Developments in biopharmaceuticals, combination products, medical devices, and pharmaceuticals continue to expand the need for temperature-controlled distribution in a variety of temperature ranges. To protect these advanced therapeutic products through the distribution chain, complex packaging, such as phase-change materials, may be employed. With that in mind, who would have thought wool would enter the discussion as a material consideration?
Enter a U.K. government-funded initiative that is backing research and development of sheep’s wool packaging for pharmaceuticals to help combat the global problem of more than 50% wastage in vaccines, as reported by the World Health Organization.
The Wool Packaging Company Ltd. says it was awarded a six-figure grant by the Technology Strategy Board to focus on a specialized pharmaceuticals version of its Woolcool® insulated packaging to protect temperature-sensitive vaccines in transit.
The Technology Strategy Board’s Web site sates, “Our role is to stimulate technology-enabled innovation in the areas [that] offer the greatest scope for boosting U.K. growth and productivity.”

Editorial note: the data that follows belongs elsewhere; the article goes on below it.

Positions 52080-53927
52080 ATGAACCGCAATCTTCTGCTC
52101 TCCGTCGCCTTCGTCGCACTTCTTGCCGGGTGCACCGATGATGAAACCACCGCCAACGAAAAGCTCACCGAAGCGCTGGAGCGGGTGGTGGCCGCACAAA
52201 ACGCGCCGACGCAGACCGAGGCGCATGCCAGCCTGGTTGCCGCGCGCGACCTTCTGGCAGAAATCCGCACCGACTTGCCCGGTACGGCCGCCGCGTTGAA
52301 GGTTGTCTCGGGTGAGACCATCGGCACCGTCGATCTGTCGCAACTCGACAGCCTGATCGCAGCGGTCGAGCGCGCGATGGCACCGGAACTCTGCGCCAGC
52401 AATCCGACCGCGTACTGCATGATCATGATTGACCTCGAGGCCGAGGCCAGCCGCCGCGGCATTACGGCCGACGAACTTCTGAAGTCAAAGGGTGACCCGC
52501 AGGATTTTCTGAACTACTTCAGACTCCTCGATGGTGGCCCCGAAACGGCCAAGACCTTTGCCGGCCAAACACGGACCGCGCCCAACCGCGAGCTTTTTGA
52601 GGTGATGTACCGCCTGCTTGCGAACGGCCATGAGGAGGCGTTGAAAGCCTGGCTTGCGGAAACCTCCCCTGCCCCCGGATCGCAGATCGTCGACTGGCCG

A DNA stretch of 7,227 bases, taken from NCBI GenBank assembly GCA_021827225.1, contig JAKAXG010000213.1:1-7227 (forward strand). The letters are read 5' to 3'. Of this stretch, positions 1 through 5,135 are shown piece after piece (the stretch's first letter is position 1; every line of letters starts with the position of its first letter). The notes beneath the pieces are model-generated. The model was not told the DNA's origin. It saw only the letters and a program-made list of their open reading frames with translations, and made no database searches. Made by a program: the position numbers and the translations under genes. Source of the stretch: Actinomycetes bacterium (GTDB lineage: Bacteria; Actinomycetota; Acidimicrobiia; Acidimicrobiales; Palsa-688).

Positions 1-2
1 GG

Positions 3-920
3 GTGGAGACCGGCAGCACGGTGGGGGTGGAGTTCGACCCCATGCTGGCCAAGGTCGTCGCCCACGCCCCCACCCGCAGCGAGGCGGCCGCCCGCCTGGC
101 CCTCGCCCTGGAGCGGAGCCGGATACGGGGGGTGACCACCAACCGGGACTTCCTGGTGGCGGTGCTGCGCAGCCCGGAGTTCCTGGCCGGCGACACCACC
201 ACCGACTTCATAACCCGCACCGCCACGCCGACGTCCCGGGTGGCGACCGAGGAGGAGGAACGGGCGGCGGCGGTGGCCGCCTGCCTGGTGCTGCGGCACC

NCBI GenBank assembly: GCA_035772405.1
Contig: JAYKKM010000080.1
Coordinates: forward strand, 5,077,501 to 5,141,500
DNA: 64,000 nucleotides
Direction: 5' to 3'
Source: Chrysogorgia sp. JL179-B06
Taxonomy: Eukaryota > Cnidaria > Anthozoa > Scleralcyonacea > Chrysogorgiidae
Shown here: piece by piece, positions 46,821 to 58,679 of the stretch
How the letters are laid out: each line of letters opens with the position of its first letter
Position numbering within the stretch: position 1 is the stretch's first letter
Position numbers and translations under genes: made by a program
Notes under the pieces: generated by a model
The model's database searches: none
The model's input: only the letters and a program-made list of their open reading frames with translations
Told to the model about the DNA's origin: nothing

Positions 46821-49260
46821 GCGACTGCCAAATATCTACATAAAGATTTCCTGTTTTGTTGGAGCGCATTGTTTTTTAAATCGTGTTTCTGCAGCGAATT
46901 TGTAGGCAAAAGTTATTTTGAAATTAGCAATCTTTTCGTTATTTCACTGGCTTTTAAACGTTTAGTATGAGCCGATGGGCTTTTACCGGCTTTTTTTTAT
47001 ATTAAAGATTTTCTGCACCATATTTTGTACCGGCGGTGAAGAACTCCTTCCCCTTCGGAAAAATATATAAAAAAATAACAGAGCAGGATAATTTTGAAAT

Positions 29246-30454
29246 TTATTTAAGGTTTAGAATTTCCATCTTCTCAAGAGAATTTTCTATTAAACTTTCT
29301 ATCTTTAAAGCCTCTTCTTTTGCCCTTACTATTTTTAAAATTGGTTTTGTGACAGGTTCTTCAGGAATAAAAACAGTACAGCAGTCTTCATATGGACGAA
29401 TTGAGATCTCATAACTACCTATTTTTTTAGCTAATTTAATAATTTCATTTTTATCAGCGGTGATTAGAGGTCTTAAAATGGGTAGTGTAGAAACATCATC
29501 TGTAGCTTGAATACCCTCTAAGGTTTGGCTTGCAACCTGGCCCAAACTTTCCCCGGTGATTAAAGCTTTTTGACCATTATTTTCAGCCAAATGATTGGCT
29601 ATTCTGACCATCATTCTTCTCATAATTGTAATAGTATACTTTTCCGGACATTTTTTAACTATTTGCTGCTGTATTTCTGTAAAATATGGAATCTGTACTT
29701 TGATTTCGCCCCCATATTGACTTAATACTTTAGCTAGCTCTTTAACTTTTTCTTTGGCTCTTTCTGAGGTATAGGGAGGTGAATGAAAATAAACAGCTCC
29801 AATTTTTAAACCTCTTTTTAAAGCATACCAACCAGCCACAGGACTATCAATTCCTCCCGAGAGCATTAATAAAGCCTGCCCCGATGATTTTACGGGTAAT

Woolcool was originally designed to provide sustainable insulated packaging for the direct delivery of fresh and frozen foods. The company now supplies food retailers nationwide, from Abel & Cole to Fortnum and Mason. The product range includes insulated courier boxes, pouches, and envelopes.
The insulated packaging maintains stable internal temperatures between 2°C and 8°C in excess of 72 hours, says The Wool Packaging Co., and provides cushioning protection for fragile contents, such as vaccine vials. The company says, “These two factors alone demonstrate how important the grant to further research and develop the concept could prove in tackling the challenges of distributing vaccines so they arrive in a fit condition for use.”
The products are said to provide sustainability because sheep’s wool is a naturally effective insulation available in abundance worldwide, and is compostable.